Medieval feudal society imposed a rigid order to society, and you would know your place within it. This blog looks at the rather unusual medieval Christmas traditions that albeit briefly inverted the social hierarchy…

The Boy Bishop
On 6th December, which was also known as the feast day of St Nicholas (who just so happened to be the patron saint of children), a boy bishop was elected. He would serve until 28th December which in the Christian calendar commemorated the massacre of the innocents by King Herod.

The boy bishop, usually a chorister, would essentially parody the role of the real bishop. He would look the part of a bishop by wearing child sized bishop vestments, a mitre, crozier and a ring. His fellow choristers would imitate the role of the cathedral canons also dressed in full garb. The boy bishop would perform all ceremonies except for mass, this mainly included singing and officiating at services. He would have to perform one sermon; usually on 28th December. This was then followed by the boy bishop and his comrades calling at people’s homes singing songs and giving blessings.

Like the real bishop he would set out on a visitation with his canons in tow. The boy bishop would do a tour of local ecclesiastical establishments where he would be generously entertained and be given many gifts. This hopefully made up for any lack of authority to impose correct doctrine and discipline! This tradition was widely observed at many of the leading cathedrals in England. It was eventually outlawed in 1559.

The Feast of Fools
The Feast of Fools was very similar to the tradition of boy bishops in that it involved lowly ranked members of the clergy taking on the duties of the bishop.

The Feast of Fools took place on 1st January, a sub deacon would act the role of bishop and other lowly ranked officials could swap places with their higher ups. Although it may conjure up images of mischievous antics it was actually considered a serious liturgical ritual.

The Feast of Fools would become synonymous with buffoonery and drunken extravagance. The ‘feast of fools’ historical reputation is probably more fanciful than the reality of what actually took place. Certainly, when the tradition began it was considered a way of celebrating the biblical principle of ‘God chose what is foolish in the world to shame the wise’ (1 Cor. 1: 27). Modern writers consider that this poor reputation derives from post reformation writers exaggerating the extravagant excesses that supposedly took place and historians confusing the Feast of Fools with another Christmas tradition of The Lord of Misrule.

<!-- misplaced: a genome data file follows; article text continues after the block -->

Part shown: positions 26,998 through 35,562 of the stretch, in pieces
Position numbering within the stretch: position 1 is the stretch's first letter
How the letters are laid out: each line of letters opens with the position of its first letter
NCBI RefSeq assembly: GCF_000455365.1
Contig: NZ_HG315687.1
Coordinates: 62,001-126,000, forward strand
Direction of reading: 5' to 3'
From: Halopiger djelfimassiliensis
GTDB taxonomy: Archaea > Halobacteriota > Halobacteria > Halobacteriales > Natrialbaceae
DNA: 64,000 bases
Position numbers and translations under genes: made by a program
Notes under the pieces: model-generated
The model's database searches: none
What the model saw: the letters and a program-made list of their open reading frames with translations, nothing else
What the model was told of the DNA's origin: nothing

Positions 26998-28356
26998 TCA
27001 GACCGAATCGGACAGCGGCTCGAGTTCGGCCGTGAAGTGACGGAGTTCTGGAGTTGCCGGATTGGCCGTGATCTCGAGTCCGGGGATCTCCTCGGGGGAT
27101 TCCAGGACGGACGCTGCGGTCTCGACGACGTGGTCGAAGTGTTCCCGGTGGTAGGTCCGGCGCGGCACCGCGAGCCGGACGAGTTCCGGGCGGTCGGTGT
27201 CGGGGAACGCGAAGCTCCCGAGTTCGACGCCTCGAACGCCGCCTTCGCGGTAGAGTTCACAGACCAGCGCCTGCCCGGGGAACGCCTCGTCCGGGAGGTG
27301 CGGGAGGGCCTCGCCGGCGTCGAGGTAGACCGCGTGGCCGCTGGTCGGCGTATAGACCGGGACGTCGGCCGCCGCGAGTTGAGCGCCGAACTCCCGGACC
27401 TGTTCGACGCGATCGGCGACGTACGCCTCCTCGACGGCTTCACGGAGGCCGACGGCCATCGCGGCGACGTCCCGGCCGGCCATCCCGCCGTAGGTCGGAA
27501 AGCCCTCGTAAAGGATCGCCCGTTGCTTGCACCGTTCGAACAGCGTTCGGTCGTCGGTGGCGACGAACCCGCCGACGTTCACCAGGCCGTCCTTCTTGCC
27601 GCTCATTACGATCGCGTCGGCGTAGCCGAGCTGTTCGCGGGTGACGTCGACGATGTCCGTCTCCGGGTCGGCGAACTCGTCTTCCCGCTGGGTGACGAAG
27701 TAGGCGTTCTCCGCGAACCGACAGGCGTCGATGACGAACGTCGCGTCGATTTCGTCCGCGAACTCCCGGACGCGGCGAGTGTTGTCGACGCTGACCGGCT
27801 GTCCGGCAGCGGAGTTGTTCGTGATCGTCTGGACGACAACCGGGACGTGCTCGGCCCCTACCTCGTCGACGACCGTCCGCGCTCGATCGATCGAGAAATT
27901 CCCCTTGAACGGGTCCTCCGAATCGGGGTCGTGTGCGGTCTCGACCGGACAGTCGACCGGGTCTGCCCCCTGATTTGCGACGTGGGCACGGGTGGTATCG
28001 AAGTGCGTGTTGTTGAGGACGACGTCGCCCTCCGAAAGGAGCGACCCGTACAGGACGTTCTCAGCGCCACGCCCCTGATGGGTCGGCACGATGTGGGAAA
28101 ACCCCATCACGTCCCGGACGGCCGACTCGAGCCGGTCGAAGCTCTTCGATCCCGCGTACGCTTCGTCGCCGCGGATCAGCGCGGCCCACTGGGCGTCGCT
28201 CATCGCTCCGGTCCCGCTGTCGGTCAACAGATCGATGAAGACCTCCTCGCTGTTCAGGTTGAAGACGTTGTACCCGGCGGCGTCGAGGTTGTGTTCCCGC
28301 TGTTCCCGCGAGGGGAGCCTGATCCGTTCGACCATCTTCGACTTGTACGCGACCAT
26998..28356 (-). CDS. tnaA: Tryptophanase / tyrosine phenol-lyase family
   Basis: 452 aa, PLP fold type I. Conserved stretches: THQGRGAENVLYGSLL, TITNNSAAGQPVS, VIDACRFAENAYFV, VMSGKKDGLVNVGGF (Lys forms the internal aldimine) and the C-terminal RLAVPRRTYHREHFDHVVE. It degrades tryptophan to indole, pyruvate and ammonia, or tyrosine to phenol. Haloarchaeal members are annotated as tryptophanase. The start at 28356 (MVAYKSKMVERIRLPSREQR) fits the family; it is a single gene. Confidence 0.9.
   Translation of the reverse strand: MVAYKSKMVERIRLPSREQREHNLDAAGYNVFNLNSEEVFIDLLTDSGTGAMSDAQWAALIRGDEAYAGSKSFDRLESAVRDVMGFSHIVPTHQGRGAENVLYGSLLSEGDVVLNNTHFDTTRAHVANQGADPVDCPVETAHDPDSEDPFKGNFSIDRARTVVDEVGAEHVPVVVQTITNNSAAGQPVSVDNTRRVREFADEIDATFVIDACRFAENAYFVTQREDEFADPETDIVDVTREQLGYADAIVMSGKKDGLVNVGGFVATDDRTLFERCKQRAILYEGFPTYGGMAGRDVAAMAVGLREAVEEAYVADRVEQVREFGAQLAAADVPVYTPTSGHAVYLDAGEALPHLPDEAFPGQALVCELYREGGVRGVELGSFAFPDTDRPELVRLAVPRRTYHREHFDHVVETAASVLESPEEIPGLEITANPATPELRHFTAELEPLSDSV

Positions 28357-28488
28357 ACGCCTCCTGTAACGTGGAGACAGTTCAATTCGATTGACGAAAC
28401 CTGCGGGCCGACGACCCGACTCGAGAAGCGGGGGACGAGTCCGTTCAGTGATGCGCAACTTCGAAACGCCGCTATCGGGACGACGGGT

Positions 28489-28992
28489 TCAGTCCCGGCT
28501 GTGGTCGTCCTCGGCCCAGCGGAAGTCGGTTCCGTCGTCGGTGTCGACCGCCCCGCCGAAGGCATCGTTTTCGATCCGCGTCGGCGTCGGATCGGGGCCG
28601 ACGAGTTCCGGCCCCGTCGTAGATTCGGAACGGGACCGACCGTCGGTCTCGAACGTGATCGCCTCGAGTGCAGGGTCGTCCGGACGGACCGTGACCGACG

The Lord of Misrule
In the later Middle Ages The Lord of Misrule was appointed to oversee the Christmas festivities that took place in the courts of great noblemen, in the law schools of the Inns of Court and in many of the colleges of the great universities such as Oxford or Cambridge.

The Lord of Misrule was responsible for arranging the entertainment for the Christmas celebrations that year; so essentially a medieval events manager! This involved organising masques and processions as well as plays and feasts. The costumes including ass’s ears would have been quite a sight.

The Lord of Misrule reigned for anywhere from twelve days to three months. During that time, he would preside over a mock court where the revellers would pay comic homage to him. In this sense the lord of misrule and the revellers were mocking the customs of their social superiors. It was also a time where masters would serve their servants and fools could become kings and vice versa.

The rules of society being suspended was not always a good thing, the Lord of Misrule could command anyone one to do whatever he wanted. Naturally this led to some unsavoury incidents driven by drunken excess and wild behaviour. No wonder the Puritans were keen on banning it! There are court records of riots and disturbances with one case involving revellers being arrested after some glass windows had been smashed and one young man being indicted for horror of all horrors; singing a song he shouldn’t have been singing in a church!